|Rapid accumulation of endogenous tau oligomers in a rat model of traumatic brain injury: possible link between traumatic brain injury and sporadic tauopathies.|
Hawkins, BE; Krishnamurthy, S; Castillo-Carranza, DL; Sengupta, U; Prough, DS; Jackson, GR; DeWitt, DS; Kayed, R
The Journal of biological chemistry 288 17042-50 2013
Traumatic brain injury (TBI) is a serious problem that affects millions of people in the United States alone. Multiple concussions or even a single moderate to severe TBI can also predispose individuals to develop a pathologically distinct form of tauopathy-related dementia at an early age. No effective treatments are currently available for TBI or TBI-related dementia; moreover, only recently has insight been gained regarding the mechanisms behind their connection. Here, we used antibodies to detect oligomeric and phosphorylated Tau proteins in a non-transgenic rodent model of parasagittal fluid percussion injury. Oligomeric and phosphorylated Tau proteins were detected 4 and 24 h and 2 weeks post-TBI in injured, but not sham control rats. These findings suggest that diagnostic tools and therapeutics that target only toxic forms of Tau may provide earlier detection and safe, more effective treatments for tauopathies associated with repetitive neurotrauma.
|Accelerated neurodegeneration through chaperone-mediated oligomerization of tau.|
Blair, LJ; Nordhues, BA; Hill, SE; Scaglione, KM; O'Leary, JC; Fontaine, SN; Breydo, L; Zhang, B; Li, P; Wang, L; Cotman, C; Paulson, HL; Muschol, M; Uversky, VN; Klengel, T; Binder, EB; Kayed, R; Golde, TE; Berchtold, N; Dickey, CA
The Journal of clinical investigation 123 4158-69 2013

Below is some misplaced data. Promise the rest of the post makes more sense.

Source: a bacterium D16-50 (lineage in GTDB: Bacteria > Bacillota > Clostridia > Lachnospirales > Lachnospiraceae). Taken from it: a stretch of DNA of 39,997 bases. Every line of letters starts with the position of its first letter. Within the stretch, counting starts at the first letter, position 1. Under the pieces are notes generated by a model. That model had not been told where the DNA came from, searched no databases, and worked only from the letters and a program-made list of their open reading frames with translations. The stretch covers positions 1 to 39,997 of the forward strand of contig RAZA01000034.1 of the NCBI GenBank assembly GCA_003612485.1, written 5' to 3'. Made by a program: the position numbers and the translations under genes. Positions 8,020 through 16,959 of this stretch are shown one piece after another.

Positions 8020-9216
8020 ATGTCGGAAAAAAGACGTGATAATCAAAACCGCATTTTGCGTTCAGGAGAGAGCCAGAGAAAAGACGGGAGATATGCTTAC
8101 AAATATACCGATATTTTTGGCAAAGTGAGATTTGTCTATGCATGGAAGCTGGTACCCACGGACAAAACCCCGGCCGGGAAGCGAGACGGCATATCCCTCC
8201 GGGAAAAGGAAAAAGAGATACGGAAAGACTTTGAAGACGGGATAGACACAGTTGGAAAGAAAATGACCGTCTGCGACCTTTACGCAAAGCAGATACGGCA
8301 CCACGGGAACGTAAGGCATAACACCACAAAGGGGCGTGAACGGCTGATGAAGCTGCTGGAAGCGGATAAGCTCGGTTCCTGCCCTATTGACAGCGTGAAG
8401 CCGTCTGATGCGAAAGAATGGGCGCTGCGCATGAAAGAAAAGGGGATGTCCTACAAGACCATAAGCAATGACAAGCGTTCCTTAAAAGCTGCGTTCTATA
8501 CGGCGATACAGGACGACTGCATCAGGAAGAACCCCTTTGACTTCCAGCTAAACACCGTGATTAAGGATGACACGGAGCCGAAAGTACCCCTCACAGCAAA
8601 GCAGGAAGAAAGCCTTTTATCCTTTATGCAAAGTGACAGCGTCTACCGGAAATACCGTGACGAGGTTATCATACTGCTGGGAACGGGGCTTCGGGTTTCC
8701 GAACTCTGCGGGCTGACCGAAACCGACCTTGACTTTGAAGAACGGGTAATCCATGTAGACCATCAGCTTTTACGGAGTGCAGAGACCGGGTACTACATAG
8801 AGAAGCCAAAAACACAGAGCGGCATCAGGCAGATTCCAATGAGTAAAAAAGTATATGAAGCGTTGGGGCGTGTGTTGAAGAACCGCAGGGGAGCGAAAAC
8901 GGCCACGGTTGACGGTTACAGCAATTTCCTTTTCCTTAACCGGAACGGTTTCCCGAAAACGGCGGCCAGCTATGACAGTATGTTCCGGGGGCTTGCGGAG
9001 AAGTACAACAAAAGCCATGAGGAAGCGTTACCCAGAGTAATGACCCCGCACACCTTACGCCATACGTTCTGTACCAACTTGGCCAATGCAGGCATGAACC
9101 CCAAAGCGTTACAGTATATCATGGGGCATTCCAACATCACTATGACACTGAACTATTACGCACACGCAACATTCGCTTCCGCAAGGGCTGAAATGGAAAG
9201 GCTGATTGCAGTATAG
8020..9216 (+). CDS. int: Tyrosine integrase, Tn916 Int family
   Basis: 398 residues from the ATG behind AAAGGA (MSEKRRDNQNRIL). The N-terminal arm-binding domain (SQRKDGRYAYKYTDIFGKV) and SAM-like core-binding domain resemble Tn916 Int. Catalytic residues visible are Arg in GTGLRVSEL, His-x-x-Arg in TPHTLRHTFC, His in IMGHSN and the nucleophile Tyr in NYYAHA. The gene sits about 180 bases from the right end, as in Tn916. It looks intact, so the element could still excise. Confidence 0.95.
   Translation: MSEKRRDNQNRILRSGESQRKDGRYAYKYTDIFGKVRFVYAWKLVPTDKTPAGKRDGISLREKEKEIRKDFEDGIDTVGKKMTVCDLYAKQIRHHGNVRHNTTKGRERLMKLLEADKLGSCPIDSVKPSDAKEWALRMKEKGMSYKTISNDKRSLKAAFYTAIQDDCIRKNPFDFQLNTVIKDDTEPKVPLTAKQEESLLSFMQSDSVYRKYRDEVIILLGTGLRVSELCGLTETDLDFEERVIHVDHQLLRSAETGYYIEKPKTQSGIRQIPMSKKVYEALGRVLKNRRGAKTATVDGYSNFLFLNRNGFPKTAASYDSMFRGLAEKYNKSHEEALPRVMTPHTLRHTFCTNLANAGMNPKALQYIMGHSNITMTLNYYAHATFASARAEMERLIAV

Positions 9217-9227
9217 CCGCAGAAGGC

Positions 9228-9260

Aggregation of tau protein in the brain is associated with a class of neurodegenerative diseases known as tauopathies. FK506 binding protein 51 kDa (FKBP51, encoded by FKBP5) forms a mature chaperone complex with Hsp90 that prevents tau degradation. In this study, we have shown that tau levels are reduced throughout the brains of Fkbp5-/- mice. Recombinant FKBP51 and Hsp90 synergized to block tau clearance through the proteasome, resulting in tau oligomerization. Overexpression of FKBP51 in a tau transgenic mouse model revealed that FKBP51 preserved the species of tau that have been linked to Alzheimer's disease (AD) pathogenesis, blocked amyloid formation, and decreased tangle load in the brain. Alterations in tau turnover and aggregate structure corresponded with enhanced neurotoxicity in mice. In human brains, FKBP51 levels increased relative to age and AD, corresponding with demethylation of the regulatory regions in the FKBP5 gene. We also found that higher FKBP51 levels were associated with AD progression. Our data support a model in which age-associated increases in FKBP51 levels and its interaction with Hsp90 promote neurotoxic tau accumulation. Strategies aimed at attenuating FKBP51 levels or its interaction with Hsp90 have the potential to be therapeutically relevant for AD and other tauopathies.